Founder and CEO of Leeds-based businesses Top Screen Media Ltd and White Label Loyalty Achille Traore is one of the Enterprise Ambassadors giving their time to support the students. As a long-time ambassador, Achille has mentored a range of students, including the team who went on to become founders of successful social platform LADbible. The Centre of Enterprise and Entrepreneurial Studies (CEES) at Leeds University Business School (LUBS) Enterprise Ambassador programme provides an opportunity for students to be guided by successful local entrepreneurs and work on real-life business cases. As part of his role, Achille provides guest lectures in classes, mentors student entrepreneurs with Spark and often hosts student teams on enterprise project courses with challenges set by his business. ‘Enterprise Ambassador is a broad term’, says Achille. ‘Essentially, it’s a supporting link between the university and the commercial world. We’re there to help and support the students.
Meeting and supporting ambitious students is hugely rewarding
Achille was part of the Enterprise Ambassador programme from the very beginning, starting with the Goldman Sachs 10,000 Small Businesses programme, which was founded in Leeds and Oxford. The Leeds Enterprise Ambassador programme builds on experiences like this for business owners by bridging between the university and enterprise businesses in the region. ‘It’s a brilliant way for business owners, like me, to give back’, says Achille. ‘It makes sure digital and technology businesses stay in touch with the new generation.’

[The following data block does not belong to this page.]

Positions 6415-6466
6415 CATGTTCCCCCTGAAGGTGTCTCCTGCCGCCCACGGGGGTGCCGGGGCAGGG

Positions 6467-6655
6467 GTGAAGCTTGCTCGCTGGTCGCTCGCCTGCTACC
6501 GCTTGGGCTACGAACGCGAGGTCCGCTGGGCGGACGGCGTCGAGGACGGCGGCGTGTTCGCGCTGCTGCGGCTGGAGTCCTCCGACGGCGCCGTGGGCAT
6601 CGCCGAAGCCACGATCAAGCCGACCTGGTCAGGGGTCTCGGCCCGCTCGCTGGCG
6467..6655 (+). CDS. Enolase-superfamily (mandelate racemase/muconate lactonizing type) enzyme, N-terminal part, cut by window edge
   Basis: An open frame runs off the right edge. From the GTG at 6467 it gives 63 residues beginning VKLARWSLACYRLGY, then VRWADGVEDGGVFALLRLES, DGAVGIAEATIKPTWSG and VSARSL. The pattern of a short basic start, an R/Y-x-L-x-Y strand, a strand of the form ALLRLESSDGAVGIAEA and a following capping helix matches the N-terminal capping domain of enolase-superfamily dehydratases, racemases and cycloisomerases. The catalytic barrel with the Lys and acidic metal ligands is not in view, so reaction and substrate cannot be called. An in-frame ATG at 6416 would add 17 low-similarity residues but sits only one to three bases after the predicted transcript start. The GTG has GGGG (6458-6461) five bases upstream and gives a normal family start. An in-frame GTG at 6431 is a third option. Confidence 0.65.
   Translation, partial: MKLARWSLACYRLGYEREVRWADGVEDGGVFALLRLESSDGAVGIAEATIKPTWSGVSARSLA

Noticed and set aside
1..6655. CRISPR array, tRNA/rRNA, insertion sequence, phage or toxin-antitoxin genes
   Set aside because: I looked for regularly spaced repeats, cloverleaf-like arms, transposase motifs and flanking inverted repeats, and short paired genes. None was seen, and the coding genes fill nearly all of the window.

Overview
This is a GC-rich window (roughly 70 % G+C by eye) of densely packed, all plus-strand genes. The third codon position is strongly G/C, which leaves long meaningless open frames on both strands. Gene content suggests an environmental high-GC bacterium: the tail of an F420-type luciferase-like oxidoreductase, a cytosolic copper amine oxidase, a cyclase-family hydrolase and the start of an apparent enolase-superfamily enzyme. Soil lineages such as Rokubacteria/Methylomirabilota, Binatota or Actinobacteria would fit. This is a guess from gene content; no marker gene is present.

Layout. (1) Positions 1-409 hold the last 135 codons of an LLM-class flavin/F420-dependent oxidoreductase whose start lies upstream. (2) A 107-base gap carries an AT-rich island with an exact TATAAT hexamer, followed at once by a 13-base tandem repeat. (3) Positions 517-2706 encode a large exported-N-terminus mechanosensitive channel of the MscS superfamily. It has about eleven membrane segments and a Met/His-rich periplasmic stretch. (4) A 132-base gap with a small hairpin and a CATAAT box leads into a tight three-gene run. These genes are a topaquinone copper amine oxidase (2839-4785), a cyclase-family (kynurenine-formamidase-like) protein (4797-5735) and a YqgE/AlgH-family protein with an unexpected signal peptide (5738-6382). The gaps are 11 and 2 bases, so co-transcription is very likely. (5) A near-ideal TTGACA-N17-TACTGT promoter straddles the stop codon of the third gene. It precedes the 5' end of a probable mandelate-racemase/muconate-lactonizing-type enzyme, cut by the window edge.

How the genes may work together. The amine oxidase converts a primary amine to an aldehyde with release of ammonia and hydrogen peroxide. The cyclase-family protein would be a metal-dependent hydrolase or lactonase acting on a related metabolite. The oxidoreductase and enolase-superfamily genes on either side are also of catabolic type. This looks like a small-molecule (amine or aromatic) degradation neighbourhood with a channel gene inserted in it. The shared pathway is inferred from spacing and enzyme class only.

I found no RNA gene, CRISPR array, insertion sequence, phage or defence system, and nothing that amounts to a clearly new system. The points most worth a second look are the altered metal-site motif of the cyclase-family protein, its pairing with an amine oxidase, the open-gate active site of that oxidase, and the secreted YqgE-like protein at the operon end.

Achille Traore, Enterprise Ambassador talking to start-up students in Nexus, Leeds
Tackling real issues
It was the opportunity to support students to work in professional businesses that drove Achille to continue as an Enterprise Ambassador. He’s able to go into the seminar room and provide the students with live case studies to work on, with a current topic, problem or issue for the students to analyse. ‘I always present projects with issues we’re currently facing as a business’, Achille confirms. ‘It gets the students asking the right questions and expanding their thinking in new areas. It also shows them that no entrepreneur is perfect! What matters is getting up and running and coming up with new ideas.’
Not only do the live case studies provide students with new research opportunities, they help business owners, like Achille, expand into new areas. ‘The Enterprise Ambassador programme is mutually beneficial,’ says Achille. ‘It’s great for the students to work on something that’s real, not simply theoretical. Yet we’ve also used their findings within our businesses.’ ‘I also attend networking events organised by the university,’ Achille adds. ‘Students meet a group of Enterprise Ambassadors, so they can begin creating links to the professional business world while studying. It’s also good to meet other Enterprise Ambassadors and build connections.’
CEES hosts ambassador events during the academic year, for students from across the university studying enterprise modules as well as Spark supported student entrepreneurs supported by Spark. These events giving the Enterprise Ambassadors chance to interact with a range of students, meet faculty and other ambassadors. This network helps to build close partnerships with the university.
Looking into the students’ studies and matching them with the right ambassador ensures CEES run a successful Enterprise Ambassador programme that benefits both students and business owners alike. ‘Meeting and supporting ambitious students is hugely rewarding,’ says Achille. ‘I’m really proud to be part of the programme.’
To learn more about Achille and our other Enterprise Ambassadors, please see our website.